The U.S. housing market has been a structural impediment to economic growth since the price collapse started in 2006. Recently, a number of price indices, sales reports and anecdotal stories are pointing to an apparent housing recovery in 2012. This may or may not be a boon to the broader economy, but what does it mean for local markets?
Finding Analysis And Data
Too many homeowners and renters make the mistake of looking to national data to understand their local housing market. National data are averages of local data. They are measures of the country as a whole. Any relevance to local markets is swamped by the sheer preponderance of data.
A good place to start for local data is home sales inventories. Inventory is the number of homes available for sale or waiting to be put on the market. High inventory means a slow market, while low inventory means a competitive market. Home prices have an inverse relationship to home inventories: when inventories rise, prices fall. Market participants can use inventory data to estimate when to put their house on the market.
Plenty of resources about local prices can be found on the Internet. Websites such as Trulia and Zillow list data about multiple aspects of home buying. Potential buyers can search based on size, price, amenities and location. Trulia has an innovative “heat map” that shows prices by state and locale across the country. The Internet is one of the top sources for information about local housing markets.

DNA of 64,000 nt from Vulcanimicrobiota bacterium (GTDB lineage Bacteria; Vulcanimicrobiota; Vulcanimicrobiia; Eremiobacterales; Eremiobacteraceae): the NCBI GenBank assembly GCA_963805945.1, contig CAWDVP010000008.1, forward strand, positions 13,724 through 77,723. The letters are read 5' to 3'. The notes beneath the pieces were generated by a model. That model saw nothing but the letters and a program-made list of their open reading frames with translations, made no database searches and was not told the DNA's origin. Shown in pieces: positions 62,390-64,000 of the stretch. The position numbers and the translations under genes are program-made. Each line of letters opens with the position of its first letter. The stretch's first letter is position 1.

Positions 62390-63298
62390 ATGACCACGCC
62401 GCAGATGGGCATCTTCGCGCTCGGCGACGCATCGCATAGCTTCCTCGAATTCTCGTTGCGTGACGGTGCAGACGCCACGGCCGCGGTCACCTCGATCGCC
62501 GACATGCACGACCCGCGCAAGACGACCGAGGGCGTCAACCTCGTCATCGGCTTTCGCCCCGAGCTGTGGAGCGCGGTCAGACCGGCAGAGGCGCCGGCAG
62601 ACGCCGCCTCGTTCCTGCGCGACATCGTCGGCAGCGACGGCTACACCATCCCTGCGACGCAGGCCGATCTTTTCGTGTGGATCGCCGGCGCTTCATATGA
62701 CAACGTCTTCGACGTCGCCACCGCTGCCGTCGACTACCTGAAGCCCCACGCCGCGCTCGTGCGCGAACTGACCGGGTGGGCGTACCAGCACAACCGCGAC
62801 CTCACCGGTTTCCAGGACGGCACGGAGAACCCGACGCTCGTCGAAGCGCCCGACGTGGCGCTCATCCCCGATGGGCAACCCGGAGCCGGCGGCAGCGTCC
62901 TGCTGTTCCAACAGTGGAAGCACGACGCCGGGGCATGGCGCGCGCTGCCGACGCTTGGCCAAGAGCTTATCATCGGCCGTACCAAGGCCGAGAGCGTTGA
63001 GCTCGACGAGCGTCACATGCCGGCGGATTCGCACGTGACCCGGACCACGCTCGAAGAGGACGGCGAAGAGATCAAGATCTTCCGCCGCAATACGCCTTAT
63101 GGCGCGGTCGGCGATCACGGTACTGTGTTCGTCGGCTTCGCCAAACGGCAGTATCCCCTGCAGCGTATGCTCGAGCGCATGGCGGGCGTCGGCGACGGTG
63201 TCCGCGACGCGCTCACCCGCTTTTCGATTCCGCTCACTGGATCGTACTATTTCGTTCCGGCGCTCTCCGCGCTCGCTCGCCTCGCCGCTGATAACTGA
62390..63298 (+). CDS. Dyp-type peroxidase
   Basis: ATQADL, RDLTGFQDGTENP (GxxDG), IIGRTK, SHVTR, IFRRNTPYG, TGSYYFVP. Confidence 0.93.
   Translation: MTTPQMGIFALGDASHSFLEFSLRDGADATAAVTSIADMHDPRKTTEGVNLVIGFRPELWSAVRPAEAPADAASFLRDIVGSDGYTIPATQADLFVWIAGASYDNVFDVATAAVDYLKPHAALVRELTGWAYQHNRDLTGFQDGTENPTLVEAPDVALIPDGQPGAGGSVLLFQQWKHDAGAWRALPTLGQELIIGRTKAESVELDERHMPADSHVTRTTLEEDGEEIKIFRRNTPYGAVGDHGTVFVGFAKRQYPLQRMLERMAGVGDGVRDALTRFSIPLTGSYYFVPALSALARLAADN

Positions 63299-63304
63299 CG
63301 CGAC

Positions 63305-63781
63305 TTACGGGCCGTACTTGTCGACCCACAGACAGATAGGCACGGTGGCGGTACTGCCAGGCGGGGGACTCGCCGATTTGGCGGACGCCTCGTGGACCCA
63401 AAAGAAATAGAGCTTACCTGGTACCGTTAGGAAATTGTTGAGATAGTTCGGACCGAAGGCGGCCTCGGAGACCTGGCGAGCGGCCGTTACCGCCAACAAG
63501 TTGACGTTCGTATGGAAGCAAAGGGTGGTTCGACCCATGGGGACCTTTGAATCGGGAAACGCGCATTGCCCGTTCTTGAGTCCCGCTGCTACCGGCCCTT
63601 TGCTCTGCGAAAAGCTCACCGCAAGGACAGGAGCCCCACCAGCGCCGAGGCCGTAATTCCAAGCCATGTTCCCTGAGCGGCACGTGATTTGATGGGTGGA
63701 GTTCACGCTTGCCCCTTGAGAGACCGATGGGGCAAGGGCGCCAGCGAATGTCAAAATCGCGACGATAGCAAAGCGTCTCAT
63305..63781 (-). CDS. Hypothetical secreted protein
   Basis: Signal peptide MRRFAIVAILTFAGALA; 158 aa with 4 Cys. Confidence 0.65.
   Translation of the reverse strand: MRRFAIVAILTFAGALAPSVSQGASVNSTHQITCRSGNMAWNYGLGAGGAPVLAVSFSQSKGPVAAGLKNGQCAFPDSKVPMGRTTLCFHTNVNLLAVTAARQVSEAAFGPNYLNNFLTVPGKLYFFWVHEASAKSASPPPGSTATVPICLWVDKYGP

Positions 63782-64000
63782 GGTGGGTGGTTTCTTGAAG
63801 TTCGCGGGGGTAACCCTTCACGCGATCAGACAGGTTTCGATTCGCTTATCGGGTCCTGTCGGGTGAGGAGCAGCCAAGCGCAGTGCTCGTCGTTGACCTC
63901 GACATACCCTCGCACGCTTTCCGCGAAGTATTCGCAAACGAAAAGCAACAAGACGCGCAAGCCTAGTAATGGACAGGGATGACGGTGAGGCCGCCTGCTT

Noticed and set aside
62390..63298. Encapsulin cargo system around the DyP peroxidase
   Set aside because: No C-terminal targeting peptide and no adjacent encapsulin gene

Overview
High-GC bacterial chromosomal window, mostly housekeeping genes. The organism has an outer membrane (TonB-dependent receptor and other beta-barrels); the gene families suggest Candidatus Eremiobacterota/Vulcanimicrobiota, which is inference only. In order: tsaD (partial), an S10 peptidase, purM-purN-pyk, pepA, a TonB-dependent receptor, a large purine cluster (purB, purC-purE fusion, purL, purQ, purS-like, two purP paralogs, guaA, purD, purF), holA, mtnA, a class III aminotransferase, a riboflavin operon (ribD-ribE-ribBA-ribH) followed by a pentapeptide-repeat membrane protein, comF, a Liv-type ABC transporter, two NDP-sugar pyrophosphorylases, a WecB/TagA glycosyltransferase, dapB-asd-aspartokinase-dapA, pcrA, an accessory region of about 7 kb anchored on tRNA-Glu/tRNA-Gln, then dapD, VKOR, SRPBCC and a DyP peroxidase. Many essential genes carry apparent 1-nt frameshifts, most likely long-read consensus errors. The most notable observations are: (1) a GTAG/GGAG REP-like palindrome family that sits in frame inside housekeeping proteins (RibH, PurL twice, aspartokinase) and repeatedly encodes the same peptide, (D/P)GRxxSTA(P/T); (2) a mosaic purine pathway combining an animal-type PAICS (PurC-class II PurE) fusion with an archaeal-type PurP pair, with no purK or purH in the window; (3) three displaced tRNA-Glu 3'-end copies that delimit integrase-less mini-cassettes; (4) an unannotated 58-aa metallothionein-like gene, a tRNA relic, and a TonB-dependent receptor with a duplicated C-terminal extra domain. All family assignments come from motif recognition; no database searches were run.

Residential property is subject to supply and demand like any other market. Local economic conditions can provide clues why inventories are so high and prices are so low. Consider the Bakken oil boom in North Dakota. Jobs are so plentiful people are coming from across the country to find employment. Home prices are skyrocketing because inventories are almost down to nothing due to strong demand.
Talk To Realtors
Finally, perhaps the best source of information about local housing markets is local realtor companies and agents. Their job is to pay attention to local conditions so they can sell homes to customers. The Internet may be a great source of data, but only boots on the ground can tell customers how things are to an absolute certainty. Real estate agents can provide that certainty. Trends and dynamics only visible to the naked eye can disappear in aggregated statistical data.
Peter Wendt is a writer/researcher who spent many years in Houston, TX before moving to Austin. If you’re planning to move in Houston, Wendt recommends you enlist a real estate agent in Houston to save time and money during your housing search.
Daily Properties Managing Editor